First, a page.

Feature: Pyramid of the Sun
On top of Visoko's 220m-high Visočica Hill are a few restored fragments of a fortress wall recalling Visoko's medieval role as Bosnian capital. It's well worth taking the steep walk to the top for the outstanding views that it affords. But is this really the summit of the world's greatest pyramid? That's the intriguing theory of Semir Osmanagić, an American-Bosnian businessman who claims it was built approximately 12,000 years ago (or perhaps 30,000, according to some 'pyramid' guides) by a long-disappeared superculture. This mainly forested 'Pyramid of the Sun' does indeed have a pyramidal shape when viewed from some angles (despite a long ridge at the back).
The Bosnian Pyramid theory has been widely discredited by archaeologists and geologists who deplore Bosnia's concentration of efforts on Visoko when so many more credible historical sites remain little investigated. But even so, the sheer audacity of the 'pyramid' claim is fascinating in its own right.
The theory is expounded at an excavation site on the side of the hill facing the town, situated at the end of a narrow lane with limited parking. Guides will direct you to slabs of exceedingly hard ancient 'concrete' cited as having once covered the hill, creating an artificially smoothed surface (credible geologists have described this as naturally occurring layers of conglomerate typical to the area). The presentation includes much talk about 'frequencies', culminating in a powerful beam of 'levitation frequency' said to emerge from the apex of the 'pyramid' (skeptics are free to smile and nod).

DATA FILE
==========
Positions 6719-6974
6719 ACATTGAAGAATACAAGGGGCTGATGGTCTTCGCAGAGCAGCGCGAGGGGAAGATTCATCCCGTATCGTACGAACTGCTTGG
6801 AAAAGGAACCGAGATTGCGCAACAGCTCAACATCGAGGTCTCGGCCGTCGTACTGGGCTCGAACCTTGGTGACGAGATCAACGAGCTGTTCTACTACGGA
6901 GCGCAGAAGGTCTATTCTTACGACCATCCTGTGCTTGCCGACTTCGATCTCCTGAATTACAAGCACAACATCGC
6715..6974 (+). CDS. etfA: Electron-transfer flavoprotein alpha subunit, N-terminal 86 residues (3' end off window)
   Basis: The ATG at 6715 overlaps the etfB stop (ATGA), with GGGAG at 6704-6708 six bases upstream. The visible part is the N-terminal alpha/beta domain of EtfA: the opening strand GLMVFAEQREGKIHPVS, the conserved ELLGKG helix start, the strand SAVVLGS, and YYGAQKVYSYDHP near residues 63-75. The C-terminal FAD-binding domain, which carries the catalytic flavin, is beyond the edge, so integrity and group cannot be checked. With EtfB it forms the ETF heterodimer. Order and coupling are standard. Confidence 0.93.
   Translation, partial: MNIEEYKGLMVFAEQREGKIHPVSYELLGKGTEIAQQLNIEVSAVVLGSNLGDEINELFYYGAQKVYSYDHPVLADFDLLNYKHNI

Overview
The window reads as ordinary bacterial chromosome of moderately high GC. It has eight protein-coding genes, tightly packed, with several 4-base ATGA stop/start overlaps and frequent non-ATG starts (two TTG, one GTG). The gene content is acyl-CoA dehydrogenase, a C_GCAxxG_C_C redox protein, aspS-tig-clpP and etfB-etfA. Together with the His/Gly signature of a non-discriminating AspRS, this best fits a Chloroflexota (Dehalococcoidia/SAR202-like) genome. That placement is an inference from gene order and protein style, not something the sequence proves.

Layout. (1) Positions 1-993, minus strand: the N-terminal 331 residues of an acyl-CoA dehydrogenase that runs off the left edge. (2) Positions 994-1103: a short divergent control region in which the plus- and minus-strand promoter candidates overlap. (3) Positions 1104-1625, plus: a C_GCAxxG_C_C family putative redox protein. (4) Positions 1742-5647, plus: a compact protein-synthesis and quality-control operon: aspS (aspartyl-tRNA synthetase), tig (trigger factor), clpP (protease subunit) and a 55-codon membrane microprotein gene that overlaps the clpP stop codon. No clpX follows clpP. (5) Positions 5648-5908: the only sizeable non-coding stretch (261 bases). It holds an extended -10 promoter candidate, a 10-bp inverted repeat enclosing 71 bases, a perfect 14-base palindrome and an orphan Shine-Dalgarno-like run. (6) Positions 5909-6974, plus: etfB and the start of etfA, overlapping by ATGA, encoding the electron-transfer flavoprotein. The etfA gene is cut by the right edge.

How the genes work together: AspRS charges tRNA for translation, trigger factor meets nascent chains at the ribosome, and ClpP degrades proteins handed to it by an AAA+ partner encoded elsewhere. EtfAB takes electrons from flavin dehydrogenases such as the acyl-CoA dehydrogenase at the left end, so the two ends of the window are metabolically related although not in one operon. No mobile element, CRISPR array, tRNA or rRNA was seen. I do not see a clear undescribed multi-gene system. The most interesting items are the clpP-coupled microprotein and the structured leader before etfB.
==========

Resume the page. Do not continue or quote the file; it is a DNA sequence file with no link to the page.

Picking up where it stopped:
Visoko's most popular tourist draw is a guided tour through the Tunnel Ravne. At this highly commercialised site, a dozen or more kilometres of tunnels supposedly form a labyrinth that dates back many millennia. Guides postulate that the tunnels were originally excavated by the same superculture that built the 'pyramid'. Believers assert that monoliths found here give healthy vibrations, that the water inside is unusually pure (small bottles are sold for the princely sum of 10KM) and that 'negative radiation' probably made the site a place of healing. A half-hour hard-hat tour through the ever-growing network of accessible tunnels is a curious experience. The site is accessed from an unnamed road that's well signposted from Kakanjska at the northwestern approach to town. The ticket booth is part of a souvenir strip with stands hawking crystals and alternative 'healing' products, along with a juice and gelato bar.
In the meadow below the tunnel entrance is Ravne 2 Park, full of features designed to focus what Pyramid-ists believe to be powerful energy fields. These include a spiral herbarium, 'purification labyrinth', three concentric rock circles forming an 'aura-field amplifier' and 24 standing stones inscribed with circular 'cosmograms'.